“Storie Alfa Romeo”, 8th episode – Design, Sportiness & Innovation: the 156 – a most successful Alfa


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A saloon with a sporty heart

Almost a million people visited dealerships on the first “open doors” Sunday. Over 100,000 orders in a few months. Total sales of 680,000 between 1997 and 2005. These numbers make the 156 one of the most successful Alfa models in history
The 156 was presented to the international press in 1997 at the Centro Cultural de Belém in Lisbon. The company’s intentions were clearly declared: to create a sedan that combined style excellence and impeccable dynamic behavior, with a perfect balance between performance and handling. A 100% Alfa Romeo product formula.
The goal was highly ambitious – and the result was one of the best front-wheel drive cars ever.

Alfa Romeo and front-wheel drive

The first ever cars were built with rear-wheel drive – but from the beginning, the hypothesis of front-wheel drive fascinated designers. The idea appeared in Alfa Romeo minds in the first post-war period. Satta Puliga and Busso had been convinced of the potential of this solution, and started a development program that aimed to make the 1900 the brand’s first front wheel drive. However, the company decided to head in a different direction: At the beginning of the 1950s, the idea of creating a smaller Alfa Romeo was considered, with a front-wheel drive, leading to studies of various kinds of powertrains.
However, none of these projects would reach the industrialization phase. But the decision was only delayed. Alfa Romeo decided to extend its range with a model a bit below the Giulietta: a compact “full speed ahead” model, out to boost sales.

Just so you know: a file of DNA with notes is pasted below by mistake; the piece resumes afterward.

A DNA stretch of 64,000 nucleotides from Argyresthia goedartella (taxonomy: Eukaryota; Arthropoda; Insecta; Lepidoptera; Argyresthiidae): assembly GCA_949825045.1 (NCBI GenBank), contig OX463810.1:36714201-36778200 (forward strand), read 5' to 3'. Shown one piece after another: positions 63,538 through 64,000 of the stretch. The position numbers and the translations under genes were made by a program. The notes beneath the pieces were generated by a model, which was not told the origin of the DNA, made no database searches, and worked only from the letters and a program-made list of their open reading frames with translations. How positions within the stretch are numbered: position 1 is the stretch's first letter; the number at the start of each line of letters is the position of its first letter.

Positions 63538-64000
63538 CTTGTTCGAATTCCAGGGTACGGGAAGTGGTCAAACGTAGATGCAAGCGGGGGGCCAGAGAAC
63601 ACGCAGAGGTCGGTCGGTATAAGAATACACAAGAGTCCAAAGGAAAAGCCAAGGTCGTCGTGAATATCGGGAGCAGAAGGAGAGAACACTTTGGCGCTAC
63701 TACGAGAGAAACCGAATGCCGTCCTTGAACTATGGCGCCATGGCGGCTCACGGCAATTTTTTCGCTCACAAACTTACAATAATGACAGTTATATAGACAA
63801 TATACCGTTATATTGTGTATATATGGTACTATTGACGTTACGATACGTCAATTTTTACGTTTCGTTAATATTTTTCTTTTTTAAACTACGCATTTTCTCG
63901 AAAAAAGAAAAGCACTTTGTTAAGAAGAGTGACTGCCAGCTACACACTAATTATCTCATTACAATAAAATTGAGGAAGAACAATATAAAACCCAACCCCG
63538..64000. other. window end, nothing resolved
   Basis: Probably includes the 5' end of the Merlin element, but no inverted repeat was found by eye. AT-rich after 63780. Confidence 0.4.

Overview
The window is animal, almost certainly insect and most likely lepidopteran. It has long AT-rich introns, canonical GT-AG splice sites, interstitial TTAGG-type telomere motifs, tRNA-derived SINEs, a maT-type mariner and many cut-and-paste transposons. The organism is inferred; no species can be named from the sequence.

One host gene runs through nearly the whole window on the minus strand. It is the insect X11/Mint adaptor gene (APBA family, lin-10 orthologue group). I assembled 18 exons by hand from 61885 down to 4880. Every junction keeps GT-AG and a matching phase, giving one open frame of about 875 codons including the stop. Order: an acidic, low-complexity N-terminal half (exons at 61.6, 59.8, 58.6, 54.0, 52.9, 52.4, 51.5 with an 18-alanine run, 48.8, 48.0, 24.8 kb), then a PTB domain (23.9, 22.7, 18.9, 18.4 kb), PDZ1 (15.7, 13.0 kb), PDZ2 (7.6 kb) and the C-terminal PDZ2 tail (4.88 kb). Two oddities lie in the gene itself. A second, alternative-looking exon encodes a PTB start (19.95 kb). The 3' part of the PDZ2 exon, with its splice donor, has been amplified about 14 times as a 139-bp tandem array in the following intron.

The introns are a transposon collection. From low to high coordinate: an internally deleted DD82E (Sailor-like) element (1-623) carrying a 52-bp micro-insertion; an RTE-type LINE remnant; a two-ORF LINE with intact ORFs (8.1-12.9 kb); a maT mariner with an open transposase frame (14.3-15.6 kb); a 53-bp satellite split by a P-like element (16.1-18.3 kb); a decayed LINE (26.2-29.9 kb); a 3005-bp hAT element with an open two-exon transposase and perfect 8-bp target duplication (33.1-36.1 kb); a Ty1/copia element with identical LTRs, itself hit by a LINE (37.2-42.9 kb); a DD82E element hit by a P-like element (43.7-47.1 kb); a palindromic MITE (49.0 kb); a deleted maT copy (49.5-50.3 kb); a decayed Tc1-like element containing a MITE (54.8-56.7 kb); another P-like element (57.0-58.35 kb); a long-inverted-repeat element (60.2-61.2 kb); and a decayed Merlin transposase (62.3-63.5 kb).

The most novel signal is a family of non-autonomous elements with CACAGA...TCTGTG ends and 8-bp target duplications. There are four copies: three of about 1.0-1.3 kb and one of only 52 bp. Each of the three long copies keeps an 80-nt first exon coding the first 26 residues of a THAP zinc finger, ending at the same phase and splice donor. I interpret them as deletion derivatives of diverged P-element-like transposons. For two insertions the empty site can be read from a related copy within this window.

Instead, the new project was entrusted to Rudolf Hruska, the ‘father’ of the various Giulietta versions. Alfa Romeo commissioned him to carry out a double responsibility: to simultaneously design both the new car and the factory where it would by built. Thus was born the Alfasud, the first Alfa Romeo front-wheel drive model

Alfasud was born both “from a white sheet” and “from green fields”: it was one of the infrequent cases in which a car factory is designed and built to produce a specific model. The car had no technical constraints to respect, apart from being faithful to its product objectives.
“It obviously had to be a front-wheel drive. And it had to be a luxury subcompact, a 5-seater car with a very large trunk.” So Hruska described the project a few years later.
The 1.2 liter “boxer” engine (with opposing cylinders) is preferred to the 4-cylinder in-line, because it is lower and more suitable for an aerodynamic profile. The unprecedented “two-volume” body was created to improve access to the boot – a 400 liter volume thanks to the fuel tank being set under the rear seat instead of between the seat and the luggage area. This made for an innovative, functional and safe approach which was immediately widely imitated.